Alton Evening Telegraph from Alton, Illinois on June 1, 1963 · Page 1
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Alton Evening Telegraph from Alton, Illinois · Page 1

Alton, Illinois
Issue Date:
Saturday, June 1, 1963
Page 1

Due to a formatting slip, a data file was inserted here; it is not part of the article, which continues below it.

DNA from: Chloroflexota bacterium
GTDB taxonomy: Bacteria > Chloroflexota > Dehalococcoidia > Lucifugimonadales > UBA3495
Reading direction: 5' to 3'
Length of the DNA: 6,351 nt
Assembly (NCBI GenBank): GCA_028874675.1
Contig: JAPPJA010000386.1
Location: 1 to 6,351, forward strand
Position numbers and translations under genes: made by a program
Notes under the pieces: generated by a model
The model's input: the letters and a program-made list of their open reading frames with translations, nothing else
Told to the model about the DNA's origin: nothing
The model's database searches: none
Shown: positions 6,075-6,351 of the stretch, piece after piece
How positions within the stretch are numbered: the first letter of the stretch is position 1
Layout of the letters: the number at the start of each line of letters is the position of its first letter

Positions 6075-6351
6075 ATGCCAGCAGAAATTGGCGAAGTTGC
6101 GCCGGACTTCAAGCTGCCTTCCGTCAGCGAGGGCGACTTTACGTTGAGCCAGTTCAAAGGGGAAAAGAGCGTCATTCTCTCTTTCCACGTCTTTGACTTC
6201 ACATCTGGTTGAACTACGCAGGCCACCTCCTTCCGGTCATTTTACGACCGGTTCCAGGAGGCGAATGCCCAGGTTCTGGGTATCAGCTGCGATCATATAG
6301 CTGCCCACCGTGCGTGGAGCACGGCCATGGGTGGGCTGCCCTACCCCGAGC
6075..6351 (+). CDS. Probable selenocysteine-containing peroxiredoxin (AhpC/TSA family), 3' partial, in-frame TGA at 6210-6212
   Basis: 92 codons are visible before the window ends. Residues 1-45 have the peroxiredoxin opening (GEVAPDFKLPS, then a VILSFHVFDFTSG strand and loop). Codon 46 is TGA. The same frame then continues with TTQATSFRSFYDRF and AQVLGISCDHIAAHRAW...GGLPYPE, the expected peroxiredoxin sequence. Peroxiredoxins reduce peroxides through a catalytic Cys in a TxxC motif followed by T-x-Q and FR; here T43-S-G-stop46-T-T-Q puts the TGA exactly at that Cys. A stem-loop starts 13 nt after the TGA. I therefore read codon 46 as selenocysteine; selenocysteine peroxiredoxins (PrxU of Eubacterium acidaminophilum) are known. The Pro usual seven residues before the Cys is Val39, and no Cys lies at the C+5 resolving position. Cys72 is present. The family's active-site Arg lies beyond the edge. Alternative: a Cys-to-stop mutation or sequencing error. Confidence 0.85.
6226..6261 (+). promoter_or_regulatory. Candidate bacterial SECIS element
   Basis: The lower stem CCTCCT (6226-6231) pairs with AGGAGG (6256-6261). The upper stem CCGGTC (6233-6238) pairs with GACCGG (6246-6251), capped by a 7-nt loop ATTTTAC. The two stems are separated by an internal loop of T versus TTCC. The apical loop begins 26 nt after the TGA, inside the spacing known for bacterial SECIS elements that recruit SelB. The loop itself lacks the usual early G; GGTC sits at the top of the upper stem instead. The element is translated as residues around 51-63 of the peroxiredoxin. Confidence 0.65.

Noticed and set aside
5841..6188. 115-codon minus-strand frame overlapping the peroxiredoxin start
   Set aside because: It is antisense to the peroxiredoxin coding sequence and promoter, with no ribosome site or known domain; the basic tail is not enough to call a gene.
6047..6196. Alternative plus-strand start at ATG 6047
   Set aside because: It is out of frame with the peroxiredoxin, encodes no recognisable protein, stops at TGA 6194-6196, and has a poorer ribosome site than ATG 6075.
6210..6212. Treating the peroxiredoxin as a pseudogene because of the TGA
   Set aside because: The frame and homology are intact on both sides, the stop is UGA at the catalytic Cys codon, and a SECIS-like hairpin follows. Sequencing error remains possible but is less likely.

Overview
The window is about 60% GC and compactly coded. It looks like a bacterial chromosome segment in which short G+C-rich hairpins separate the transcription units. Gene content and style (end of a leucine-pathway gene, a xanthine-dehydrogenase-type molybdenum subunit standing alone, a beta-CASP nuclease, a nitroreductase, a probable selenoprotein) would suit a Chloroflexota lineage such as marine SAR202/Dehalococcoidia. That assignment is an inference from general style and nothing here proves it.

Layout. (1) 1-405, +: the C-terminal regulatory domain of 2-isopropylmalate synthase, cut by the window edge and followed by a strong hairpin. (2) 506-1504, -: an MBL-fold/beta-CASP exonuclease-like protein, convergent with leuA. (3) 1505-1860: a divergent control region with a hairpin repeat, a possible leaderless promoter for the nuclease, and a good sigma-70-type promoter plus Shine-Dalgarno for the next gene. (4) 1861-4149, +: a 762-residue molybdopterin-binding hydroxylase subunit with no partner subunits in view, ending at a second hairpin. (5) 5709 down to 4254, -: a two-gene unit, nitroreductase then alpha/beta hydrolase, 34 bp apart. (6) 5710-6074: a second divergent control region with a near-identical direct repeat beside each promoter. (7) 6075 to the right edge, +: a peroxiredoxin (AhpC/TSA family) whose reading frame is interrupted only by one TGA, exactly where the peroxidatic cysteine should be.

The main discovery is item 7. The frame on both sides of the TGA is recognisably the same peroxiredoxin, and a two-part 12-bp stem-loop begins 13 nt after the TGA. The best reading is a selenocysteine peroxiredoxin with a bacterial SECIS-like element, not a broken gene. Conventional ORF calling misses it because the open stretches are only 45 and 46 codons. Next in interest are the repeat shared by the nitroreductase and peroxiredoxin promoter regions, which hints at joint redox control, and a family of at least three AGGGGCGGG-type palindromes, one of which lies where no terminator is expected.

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Inside* EDITORIAL PAGE 4 SOCIAL PAGE 8 SPORTS PAGE 11 COMICS PAGE 13 TELEVISION .... PAGE 14 CLASSIFIED PAGE 15 OBITUARY PAGE 18 E Serving the Alton Community for More Than 127 Year* SHOWERS SUNDAY Low 60, High 80 (Complete Weather, Page 2) Established January 15,1836. Vol. CXXVIII, No. 118 ALTON, ILL., SATURDAY, JUNE 1,1963 18 PAGES 7c Per Copy Member of The Associated Press, False IDs Got 2 GIs Drinks EDWARDSVILLE—A charge of selling liquor to minors filed May 11 against the licensee of Club Flame near Edwardsville was dismissed following admissions late Friday by two underage servicemen — after they had been granted immunity from criminal prosecution — that they had falsified their ages to gain admission and obtain drinks at the night club. The two 20-year-old servicemen, stationed at the U.S. Nike missile base near Marine, had. admitted In signed statements — taken after they had been rounded up in a check of the place for teenagers by sheriff's deputies the night of May 10 — that they had been served alcoholic beverages. When called as witnesses late Friday afternoon for' the trial of Mrs. Hester Yates, licensee of Club Flame, on the charge of illegal sale of liquor to minors, the two servicemen invoked the Fifth Amendment frequently upon interrogation by Assistant State's Attorney Merle Bassett as to whether they had falsified their ages' and been served alcoholic beverages at Club Flame the night of May 10. The two servicemen were the principal prosecution witnesses in the case. After being assured by Bassett of immunity from criminal prosecution on any incriminating testimony — and following a conference with an army officer from their base — the two soldiers readily admitted they had presented false identification cards to Mrs. Yates as they entered the night club, attired in civilian clothes. The false ID cards, the two witnesses related when recalled to the stand in trail of the case before Justice of the Peace Earl Vuagniaux, were thrown away before they were taken to the sheriff's office for questioning the night of the raid. Both servicemen then admitted having been served alcoholic beverages from the bar. Mrs. Yates, represented by Atty. Edgar Kelly as defense counsel, testified during the trial that she had personally checked identification cards of patrons- including the two servicemen in civilian attire. Only three underage persons, to her knowledge, were admitted to the place thai evening — three young women who were seated near the dooi and served only non-alcoholic drinks, Mrs. Yates testified. The proprietress said she had been careful in checking identification of patrons since the night club opened late in April. Justice 'Not Guilty' of the Peace Vuag- niaux, after the two servicemen admitted presenting false identification cards to gain entry and obtain drinks, announced dismissal of the case. "I find her not guilty because of the false identification cards. . . It is apparent she was taking all precautions to insure that patrons were of legal age and these two (the servicemen) were close enough to that age that she would be unable to determine they were under 21," Vuagniaux commented. A hearing previously had been scheduled, but continued, before the county liquor commission for revocation of Mrs. Yates' county liquor license, based on the evidence furnished by the sheriff's office from the raid. Judge in Tallahassee Rules for Picketing TALLAHASSEE, Fla. (AP) — Tallahassee Negroes have won court protection for regulated picketing of the city's white movie theaters in what their attorney called a sweeping court victory over segregation. As a result, the delighted Negroes called off a scheduled 12th mass demonstration before the city's two white theaters. Instead, they met Friday on the campus of Florida A&M University, a Negro Judge Halts StrikeAgainst 2 Railroads CHICAGO (AP)—The Brotherhood of Railway Clerks struck two Chicago area freight and terminal railroads today. About six hours after the walkout over work rules, Judge Julius Hoffman of U.S. District Court issued an order directing the union to end the strike pending a court hearing. The sudden walkout against the Belt Railway of Chicago and the Chicago and Western Indiana Railroad Co., temporarily disrupted some service at the Dearborn Street Station, which is operated by the C&WI and used by six other passenger lines. Station officials said ticket clerks of all railroads using the terminal walked out after picket lines were set up at the terminal and other locations of the two railroads involved. The officials said supervisory employed took over ticket sales and all passenger trains departed on schedule. Passenger lines using the Dearborn Station include the Santa Fe,, Chicago & Eastern Illinois, Erie, Grand Trunk, Monon and the Wabash. A union source said about 5,000 clerks were involved in the walkout but a spokesman for the railroads said he bejieved the number was less than 1,000. Claims Mexican Socialist Gains MEXICO CITY (AP)—Mexico's Spcialist leader says his party has taken "the first firm step toward forming a great Marxist-Leninist party in our country" by merging with the Worker-Farmer party. Vicente Lombardo Toledano announced Friday that his Popular Socialist party had worked out final details for absorbing the Worker-Farmer party. The next step, he said, would be to invite the 'Mexican Communist party to join and make his Socialists "the only party of the labor class." school, where they mapped plans for a lawsuit opening the theaters to all. Earlier demonstrations resulted in the arrests of more than 200 Negroes. Other plans included continuous picketing of the two theaters today and Sunday. During the picketing, Negro students planned to try to buy tickets, but Negro leaders said they would leave peacefully if refused. In addition, they prepared to file damage suits against the Florida and State theaters for what they called indignities growing out of their arrest as a result of the restraining order obtained by theater manager Les Pendleton. Circuit Court Judge Ben C. Willis modified a Thursday restraining order which forbade the Negroes to picket, demonstrate, block the doors and sidewalk, or otherwise interfere with the white theaters. In his modified order Friday, he forbade Negroes to enter the movies without permission from the management'and limited pickets to 18 at the Florida, where the sidewalk is wide, and to 10 at the State, where the sidewalk is narrow. He announced his decision after conference with attorneys representing both sides. Tobias Simon, an attorney for the Negroes, said of the decision: "We have achieved a great and sweeping victory, a tremendous victory. This is the first and only time in a Southern state that the right of a Negro to picket a white establishment has been recognized." CLUBBED DOWN, DRAGGED AWAY JACKSON, Miss.—Atlanta NAACP racial demonstrations here. At bottom, official Willie Ludden Jr., 26, is shown police are shown dragging Ludden away being clubbed by Jackson police Friday to jail.—(AP Wirephoto) after he reportedly resisted arrest in New Demonstrations In Jackson Urged 'Foreign 9 Troops Launch Attack in South Viet Nam VIENTIANE, Laos (AP)-For- eigti troops spearheaded another fierce Pathet Lao attack against neutralists near the Plaine des Jarres today, neutralist Premier Souvanna Phouma's office charged. A communique said pro-Communist Pathet Lao forces had lobbed more than 1,000 shells on neutralist positions since hostilities resumed Friday. Troops identified only as "foreign elements" but believed to be North Vietnamese led the attack 'while the Pathet Lao and dissident neutralists are in the rear lines." the communique said. DATA AT THE DAM Su.m. temperature Yesterday's today 67°. high 79°. low 61°. River stage below Precipitation dam at 8 a.m. 24 hrs. to 8 a.m. 8.8. Pool 23.3. None. By BEN THOMAS JACKSON, Miss. (AP)—An integration leader called for renewed demonstrations in Jackson today after more than 400 marching Ne;roes—many of them teen-agers- were arrested and taken to temporary detention centers. The final arrest figure: 327 juveniles, 94 adults. The group, ranging in years from 12 to 29, was charged with parading with out a permit. Mayor Allen Thompson again rejected a Negro request for a biracial meeting. Conditions were too tense, he said. Medgar Evers, state field secretary for the National Association for the Advancement of Colored People, urged continuance of the civil disobedience campaign. Evers, who appeared at a mass night rally, later declined to say what form weekend protests would take. Book Prisoners It took police more than five hours to process prisoners Friday after the first major demonstration in the Negros' civil rights struggle here. Hours later, police began re- easing those under 18 in their parents' custody. Roy T. Wilkins of New York executive secretary of the NAACP arrived for a speech soon after the arrests were made. He complained about the "Nazi- type tactics" used by police and the temporary detention centers- hog wire stretched around exhibition halls on the state fair grounds. "This is pure nazism and Hitlerism," Wilkins said. "The only thing missing is the ovens." Nearly 500 Negroes had gathered Friday in the Parish Street Baptist Church, about six blocks from the heart of Jackson. Willie Ludden, 26, of Atlanta, Ga., an executive of the NAACP, led the first wave out of the church. Clubbed Down The Negroes ignored police orders to disperse and continued to Racial Strife Continues in British Guiana GEORGETWON, British Guiana (AP)—A wild mob swooped down on East Indians and beat them up today as racial violence continued in this British territory on the northern coast of South America. Negro leader Forbes Burnham condemned the crowd, saying, "Even if violence were justifiable and it can never be, there is no excuse for venting it on persons because of their racial identity. Everyone, regardless of his political affiliation or ethnic origin must feel safe." British Guiana's 575,000 population is almost evenly split between Negroes and persons of East Indiana descent. Eight persons were in serious condition at the hospital today with injuries received in distub- ances at a political funeral Friday. It was this fight which touched off the night-long riot. Prime Minister Cheddi Jagan, an East Indiana, and his Chicago- born white wife were roughed up by the crowd at the burial ol Claude Christian, minister of home affairs, Report Burglars Stole Watchdog BALTIMORE, Md. (AP)-A paper company reported that thieves entered the plant during the Memorial Day holiday. The only thing missing was a German Shepherd watch dog. majch toward a double file of policemen. Ludden was clubbed to the ground when he jabbed an arresting officer in an attempt to break him away from him. About 60 Negroes were arrested at Brinkley High School while marching to join those at the church. Ludden was charged with assault and resisting arrest. All others were booked for parading without a permit. Meanwhile, City Judge James Spencer convicted a 26-year-old white man, Bennie Oliver, a former Jackson policeman, of assault and battery on Negro student Memphis Norman, Norman, 21, a junior at Tougaloo College, took part in a lunch counter sit-in last Tuesday. Oliver got a $100 fine and a 30- day jail term. Fourteen other persons were convicted on other charges growing out of racial demonstrations. All got $500 fines and six months in jail. Pope Again in Coma, Resistance Astonishing New Photos Of Thresher To Be Made WASHINGTON (AP)—The Navy said today that wreckage which it previously believed as that of the sunken Thresher now cannot be "defnitely identified" as that of the lost ship. An announcement said that a "thorough analysis" of pictures taken by underwater cameras on Thursday "failed to confirm" the belief that they showed the sunken Thresher, down in 8,400 feet of water, 220 miles east of Cape bd. The pictures were taken by the research vessel Conrad. Friday the Navy said the photographs appeared to show the sail, one of the diving planes and the hull of the Thresher, with a rupture in the hull. "The photographs taken by the Conrad," the Navy said, "were rushed to Washington by air last night and subjected to exhaustive examination by Navy experts. Although some objects in the pictures remain unidentified, none could be identified as being of any part of the Thresher. "The Navy task group conducting the search is continuing efforts to locate the Thresher" hulk. "The research ship Gillis will arrive in the area of prime interest, some 220 miles east of Boston, and will commence taking bottom photographs with a closed circuit television camera specially developed for deep submergence operations." The pictures taken by the Conrad were before a Navy Court of Inquiry in Portsmouth, N.H., today. It has been seeking answers to the disaster which claimed 129 lives. Capt. Frank A. Andrews, who has directed the search for the Thresher since she went down April 10, said the underwater pictures appear to indicate the submarine is in one piece but badly split at one point. The Thresher's fatal dive was made in 8,400 feet of water some 220 miles off Boston. The accident occurred during a deep test dive following overhaul at the Portsmouth Navy Shipyard. The pictures were made by a crew from the research vessel Robert D. Conrad which returned to Boston Friday with the photographs. Efforts to make further pictures of the hull will be made by ths bathyscaphe Trieste, the Navy said Papers Can Censor Letters to Editor BOSTON, June 1 (AP) — The Massachusetts Supreme Court decided yesterday that a Winchester newspaper does not have to publish letters to the editor that are sharply critical of President John F. Kennedy, his family and other public persons. The court made its ruling on a suit brought by Herbert Lord, Winchester attorney, against Richard A. Hakanson, publisher of the Winchester Star, and Paul Sullivan, former editor of the weekly. Lord brought the suit seeking a court order to compel the newspaper to publish his letters without editing or de- .leting names. TODAY'S CHUCKLE "Stand behind your lover, you false woman," the Scotch husband yelled in anger. "I'm going to shoot you both." (© 1963, General Features Corp.) Policeman Promoted Cpl. Art Pitts Now Sergeant Arthur A. Pitts, a member of the Alton police department for 11 years, was promoted to sergeant effective today. Pitts, 32, topped the list of seven corporals who took the recent Civil Service promotion examination. Police Chief John Heafner said he named Pitts for promotion when Pitts led the list of three candidates certified to him by the Civil Service Commission. Pitts is the first Negro ever to hold the rank of sergeant in the Alton police department. He is believed to be the first Negro ever to advance above the rank of patrolman. Heafner said he planned no immediate changes in Pitts' assignment, but said there might be some changes later. Pitts das been assigned to traffic duty. He is a graduate of the Traffic Law Enforcement Session at Northwestern University, a three-week course he completed SGT. PITTS in 1961. Pitts joined the department in 1952, became a regular patrolman in 1953, and was promoted to corporal in February, 1962. Alton Taxes Paid Exceed $3 Million Tax payments topped the $3,000,000 mark this morning, a goal set by City Treasurer M. O, Elliott for "a good collection." "I don't know yet if we'll top last year's record of $3,217,000,' Elliott said. "We'll have to wai and see what the weekend mai brings." The collection period ended officially at noon today, but Elliott said he will accept all payments mailed during the weekend. Except for the mail returns, all personal property taxes and the first installment of real estate taxes become deliquent today. Elliott reported a busy day Friday, and his office remained open until 8 p.m. to take care of last minute taxpayers. Another rush was reported this morning before the office closed at noon. Anti-Castro Group Shifts Offensive MIAMI, Fla. (AP)-A shift from hi-and-run raids to action inside -uba was announced today by five allied anti-Castro bands. The "big five" revolutionaries, who struck against militia barracks at Tarara near Havana two iveeks ago, promised further action soon. The activist groups—Second National Front of Escambray, Alpha 66, people's Revolutionary Move- merit, 30th of November Revolutionary Movement and Anti-Communist Liberation Front—declared they will "concentrate people in different places of Cuba." In addition, they said, "We will infiltrate Fidel Castro's armed forces." But no more attacks on foreign vessels, they declared. It was an attack on the Soviet vessel Baku in March that brought a U.S. clampdown on hit-and-run at locks. Will Seek NewLaws on Integration By LOUIS G. PANOS WASHINGTON (AP) — The Kennedy administration is expect ed to ask Congress next week for new legislation to speed descgre gation of schools and public ac commodations. The two-bill package, couplec with voluntary removal of racia barriers by some southern businessmen, is designed to ease the nation's integration crisis. Prime consideration, it was learned, is being given to a public accommodations bill that would prohibit racial discrimination by businesses involved in interstate commerce. The hope is that such a measure may alleviate tensions aris- .ng from sit-in demonstrations at department store lunch counters. Small restaurants which do not :eceive food or goods from other states presumably would not be affected. However, virtually all do. The school legislation reported under consideration would be designed to implement the 1955 Supreme Court order that public schools be desegregated with "all deliberate speed." The bill would leave the door open for local officials to set up specific timetables to effect desegregation under the guidance of ederal authorities. Where this is not done, federal authorities would be empowered to set a timetable on their own, subject to court review. Should :ocal officials refuse to meet it [hey would face federal prosecu- :ion. Congressional sources said Friday Atty. Gen. Robert F. Kennedy l present the new legislation Thursday in a public hearing be- bre the House Judiciary Commit- :ee. But administration sources said such timing is not definite and it s understood no decision has been made on whether the school and iublic accommodations proposals should be presented to Congress )y the attorney general or in a ipecial presidential message. Pontiff Could Die Any Minute VATICAN CITY (AP) - Pope John XXIII regained consciousness briefly today for a second ime and (hen sank back into coma under the darkening shadow of death. As the pontiff hoveretJ, his stur- ly heart put up an astonishing 'esistance. Almost four hours after the Vat- can radio had announced the 'ope could "die at any moment," e recovered consciousness for the second time today. An hour later he Vatican said he slipped once igain into unconsciousness. "I doubt if he can live until this evening," one of his doctors said earlier in the day, but at 3:40 a.m., the pontiff was lucid enough o bless those at his bedside and dedicate his life to his goals for :he church and the world. Trie 81-year-old pontiff first lost consciousness Friday night at o'clock. Early this morning ie regained his senses, then apsed back into the coma shortly liter 8 a.m. Only a Miracle "Short of a miracle, he could be expected to die at any moment," he Vatican radio said just after noon imploring the world's half )illion Roman Catholics to pray for theii supreme spiritual ruler. Doctors said such ups and downs were not unusual for persons gravely ill with peritonitis. The dread infection struck the Popn during his struggle with a stomach tumor which had caused heavy hemorrhaging. Peritonitis is an inflamation of tissue. As be had beerrin his previous return to consciousness, the pontiff was reported serene once again. And once again, the Vatican said, he blessed those present in the room. He offered his life for the church, for his Ecumenical Council in which he strove for Christian unity, and for world peace, A monsignor, the Rt. Rev. Oddone Tacoli, who saw the pontiff while he was conscious early in the day, said he told him, "Holy father, you seem revived." He said the Pope replied, "I lave been able to follow my death step by step. Now I am going sweetly toward the end." Few had expected the Pope ivould live into the new day. Minute by minute, then hour by hour, he bulletins from the Vatican radio and press office had prepared he waiting Roman Catholic world or the news of his death. Ferdinando Cardinal Cento, who 'ecited prayers for the dying at he pontiff's bedside Friday, said he heard Pope John murmer hen, "I wish to be taken away, ,o I can be with Christ." Doubts . . . The pontiff's heart amazed his doctors, but one of them, Piero Vlazxoni, said "I doubt if he can ive until this evening." The Pope was breathing regu- arly, but slowly and with difficulty. His temper: i ture rose to 00.4 degrees, the Vatican said. 3ut bis stout heart still bent regularly. Pope John passed the night on he threshold of death wilh his birihers and a sister at his bod- ,ide. The Vatican radio told of the 'ope's confrontation with death: 'He said more than once, 'We are uffering but suffering with ove.' " Many times during his early morning consciousness, the radio aid, the Pope "repeated the invocation, 'Jesus, Jesus.' " Lawyers of County To Debate Proposed Constitution Changes Madison County Bar Assn. will debate three proposed amendments to the U.S. Constitution at a meeting in the County Courthouse at Edwardsville June 26. Donald Rikkli of Highland, spokesman for the judiciary committee of the county bar association, said the committee this week adopted a resolution calling for a full membership meeting to discuss the proposed changes. The general meeting was called by Dick Mudge, president of the county bar association. The pro- posed changes in the Constitution have been approved in 16 states so far. Illinois has approved one of the three, that dealing with amending the amending process of the Constitution. Meanwhile, Rikkli said, all members of the County Bar Association will be supplied with full information on the three proposed amendments aimed at curtailing powers of the federal government. Fuil debate on the amendments is anticipated at the general meeting ot the county bar group. Mudge, Madison County State's attorney and president of the Couniy Bar Association, also is expected to request the president of the State Bar Association to place the proposed amendments on the agenda for discussion at the hitter's annual meeting June J9-21 at Aurora, Rikkli reported. The. three proposed amendments would make it possible for the stales to offer and ratify constitutional amendments completely "on their own," wipe out fed- oral jurisdiction over apportionment of seats in state legislatures, and make it possible for certain decisions of the U.S. Supreme Court to be overruled by a states- controlled "Court of the Union" or Super-Supreme Court com- prisud of top Supreme Court Justices of the 50 states. Riltkle said there was division within the judiciary commttee of the county bar group but members were in accord that the matters should be presented fully to the entire membersliip of the county association before any formal action or recommendation is made.